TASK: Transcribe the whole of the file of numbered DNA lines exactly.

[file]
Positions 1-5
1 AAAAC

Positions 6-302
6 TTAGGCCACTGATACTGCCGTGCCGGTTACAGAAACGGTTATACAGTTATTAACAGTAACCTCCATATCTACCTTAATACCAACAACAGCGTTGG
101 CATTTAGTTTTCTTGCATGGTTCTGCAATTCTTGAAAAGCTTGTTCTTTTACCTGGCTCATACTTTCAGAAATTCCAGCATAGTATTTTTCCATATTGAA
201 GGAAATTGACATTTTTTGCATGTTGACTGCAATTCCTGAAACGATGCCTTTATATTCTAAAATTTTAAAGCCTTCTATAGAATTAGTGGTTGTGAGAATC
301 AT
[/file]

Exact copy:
Positions 1-5
1 AAAAC

Positions 6-302
6 TTAGGCCACTGATACTGCCGTGCCGGTTACAGAAACGGTTATACAGTTATTAACAGTAACCTCCATATCTACCTTAATACCAACAACAGCGTTGG
101 CATTTAGTTTTCTTGCATGGTTCTGCAATTCTTGAAAAGCTTGTTCTTTTACCTGGCTCATACTTTCAGAAATTCCAGCATAGTATTTTTCCATATTGAA
201 GGAAATTGACATTTTTTGCATGTTGACTGCAATTCCTGAAACGATGCCTTTATATTCTAAAATTTTAAAGCCTTCTATAGAATTAGTGGTTGTGAGAATC
301 AT